Bank tax will raise twice government estimate at £12bn

George Osborne

In the summer budget, George Osborne announced plans to replace the existing levy on bank balance sheets with an 8 per cent surcharge on their profits of more than £25 million, pledging to ensure that Britain remains a “highly attractive” place for them to be based, reports The Times.

The Treasury has said it expects the levy to raise about £6 billion over the current parliament. However, a report published by EY yesterday suggested this figure was “vastly understated” and said the true amount could be far higher, because of the inherently conservative methodology used by the Treasury to draw it up.

Richard Milnes, a partner at EY, said using a different, “more realistic” methodology demonstrated that the surcharge is likely to raise a much higher amount.

“We are confident it could well be double that, when you take into account the whole market . . . It could be even higher.”

Mr Milnes said the Treasury and the Office for Budget Responsibility had based its £6 billion estimate on standard assumptions regarding macroeconomic growth and bank profitability over the past five years — a period stretching back to the depths of the financial crisis.

At the time, GDP growth was non-existent or insipid while many banks were undergoing intensive restructuring and deleveraging, earning far smaller profits than usual.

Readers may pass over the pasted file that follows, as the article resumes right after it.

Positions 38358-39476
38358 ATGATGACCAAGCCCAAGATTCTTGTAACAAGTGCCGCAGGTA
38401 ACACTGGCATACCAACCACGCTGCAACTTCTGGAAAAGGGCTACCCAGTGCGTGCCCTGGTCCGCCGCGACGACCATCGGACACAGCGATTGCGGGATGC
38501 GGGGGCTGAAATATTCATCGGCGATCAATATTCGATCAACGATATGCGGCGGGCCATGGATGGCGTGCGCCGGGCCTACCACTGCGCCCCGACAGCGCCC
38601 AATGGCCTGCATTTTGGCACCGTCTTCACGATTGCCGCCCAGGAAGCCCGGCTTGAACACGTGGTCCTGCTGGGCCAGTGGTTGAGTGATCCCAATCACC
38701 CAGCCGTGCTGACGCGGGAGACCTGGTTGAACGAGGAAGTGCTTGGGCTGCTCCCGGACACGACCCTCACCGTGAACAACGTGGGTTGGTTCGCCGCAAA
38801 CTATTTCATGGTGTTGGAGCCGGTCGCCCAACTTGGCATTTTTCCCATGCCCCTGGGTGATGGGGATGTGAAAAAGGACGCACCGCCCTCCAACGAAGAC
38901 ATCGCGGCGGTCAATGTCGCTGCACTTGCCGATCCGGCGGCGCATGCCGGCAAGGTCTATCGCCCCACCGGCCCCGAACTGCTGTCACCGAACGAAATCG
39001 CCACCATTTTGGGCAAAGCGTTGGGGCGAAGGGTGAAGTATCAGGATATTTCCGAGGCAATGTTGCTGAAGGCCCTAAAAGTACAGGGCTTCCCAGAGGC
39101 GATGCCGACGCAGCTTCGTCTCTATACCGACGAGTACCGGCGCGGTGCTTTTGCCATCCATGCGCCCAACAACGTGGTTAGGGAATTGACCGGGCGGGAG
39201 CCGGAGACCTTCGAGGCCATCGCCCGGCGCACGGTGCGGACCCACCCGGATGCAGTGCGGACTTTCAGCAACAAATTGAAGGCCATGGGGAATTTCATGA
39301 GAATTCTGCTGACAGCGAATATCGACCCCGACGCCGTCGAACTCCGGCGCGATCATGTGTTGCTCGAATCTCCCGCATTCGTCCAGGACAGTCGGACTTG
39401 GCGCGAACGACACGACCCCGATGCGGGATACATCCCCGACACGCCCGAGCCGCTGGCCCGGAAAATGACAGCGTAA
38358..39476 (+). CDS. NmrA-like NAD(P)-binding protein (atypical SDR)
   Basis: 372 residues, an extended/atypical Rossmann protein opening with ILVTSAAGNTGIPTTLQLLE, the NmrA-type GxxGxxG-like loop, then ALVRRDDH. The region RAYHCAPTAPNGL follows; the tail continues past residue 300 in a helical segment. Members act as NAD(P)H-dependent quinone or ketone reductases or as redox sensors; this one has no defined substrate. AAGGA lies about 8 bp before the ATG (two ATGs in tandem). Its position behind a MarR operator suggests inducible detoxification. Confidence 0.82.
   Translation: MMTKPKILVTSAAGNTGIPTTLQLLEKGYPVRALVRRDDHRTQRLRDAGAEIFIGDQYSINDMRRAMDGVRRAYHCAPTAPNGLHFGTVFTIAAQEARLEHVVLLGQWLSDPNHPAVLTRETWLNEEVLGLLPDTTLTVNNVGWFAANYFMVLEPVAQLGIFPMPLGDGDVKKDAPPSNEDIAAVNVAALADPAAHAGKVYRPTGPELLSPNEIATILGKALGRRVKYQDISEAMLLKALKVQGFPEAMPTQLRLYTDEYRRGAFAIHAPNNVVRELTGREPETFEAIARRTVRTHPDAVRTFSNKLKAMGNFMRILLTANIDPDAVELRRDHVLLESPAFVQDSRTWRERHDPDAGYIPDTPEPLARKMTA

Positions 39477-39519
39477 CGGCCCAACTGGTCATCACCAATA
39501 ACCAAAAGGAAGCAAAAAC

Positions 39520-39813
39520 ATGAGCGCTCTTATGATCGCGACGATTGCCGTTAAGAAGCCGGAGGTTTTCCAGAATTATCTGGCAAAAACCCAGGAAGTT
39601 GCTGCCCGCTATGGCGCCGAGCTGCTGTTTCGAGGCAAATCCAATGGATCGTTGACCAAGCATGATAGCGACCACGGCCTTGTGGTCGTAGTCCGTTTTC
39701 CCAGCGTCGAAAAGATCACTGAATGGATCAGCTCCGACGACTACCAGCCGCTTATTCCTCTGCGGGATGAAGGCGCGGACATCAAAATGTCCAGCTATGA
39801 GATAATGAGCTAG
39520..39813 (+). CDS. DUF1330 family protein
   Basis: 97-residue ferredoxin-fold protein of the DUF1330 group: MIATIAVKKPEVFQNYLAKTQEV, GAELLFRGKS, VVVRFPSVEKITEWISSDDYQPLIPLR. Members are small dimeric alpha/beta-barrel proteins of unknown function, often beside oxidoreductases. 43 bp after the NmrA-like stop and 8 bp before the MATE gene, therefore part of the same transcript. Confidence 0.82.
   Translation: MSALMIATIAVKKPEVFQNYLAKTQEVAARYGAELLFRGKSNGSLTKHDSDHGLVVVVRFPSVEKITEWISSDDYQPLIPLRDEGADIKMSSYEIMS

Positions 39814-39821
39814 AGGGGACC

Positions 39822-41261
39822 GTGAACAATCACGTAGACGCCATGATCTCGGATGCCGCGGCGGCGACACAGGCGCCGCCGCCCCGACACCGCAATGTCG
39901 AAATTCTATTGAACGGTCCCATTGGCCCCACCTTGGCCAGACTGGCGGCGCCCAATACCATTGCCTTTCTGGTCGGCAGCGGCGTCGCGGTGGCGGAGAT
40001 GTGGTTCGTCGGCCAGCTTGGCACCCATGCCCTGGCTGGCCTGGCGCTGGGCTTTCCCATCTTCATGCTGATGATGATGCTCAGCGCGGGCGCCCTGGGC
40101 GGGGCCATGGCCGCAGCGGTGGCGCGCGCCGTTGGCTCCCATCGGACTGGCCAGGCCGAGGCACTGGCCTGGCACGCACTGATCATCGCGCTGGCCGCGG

He said the EY estimates were based on more current market conditions, reflecting improvements in the economy and in the performance of the banking sector.

Several British banks are preparing to air their concerns about the impact of the surcharge at a meeting this week with the Treasury.

Mr Milnes said EY had drawn up the revised estimates because it had received repeated queries from banking clients questioning the assumptions made by the Treasury in drawing up the £6 billion estimate.

He said: “There’s been an acceptance by the banking sector that the political reality post-financial-crisis was going to bring a more punitive tax regime. However, the last 12 months has been a sustained assault on banks’ tax positions.”

A spokesman for the British Bankers’ Association said: “We welcomed the chancellor’s decision to amend the bank levy to reduce the damage it does to Britain’s biggest export industry. However, introducing yet another new bank-specific tax will reinforce fears that Britain is becoming a less attractive place for banks to do business. This is the fifth new bank-specific tax measure in as many years. We all want banks to take decisions for the long term. More industry-specific taxes create a climate of uncertainty that makes it harder for banks to take the decisions that create jobs and benefit customers.”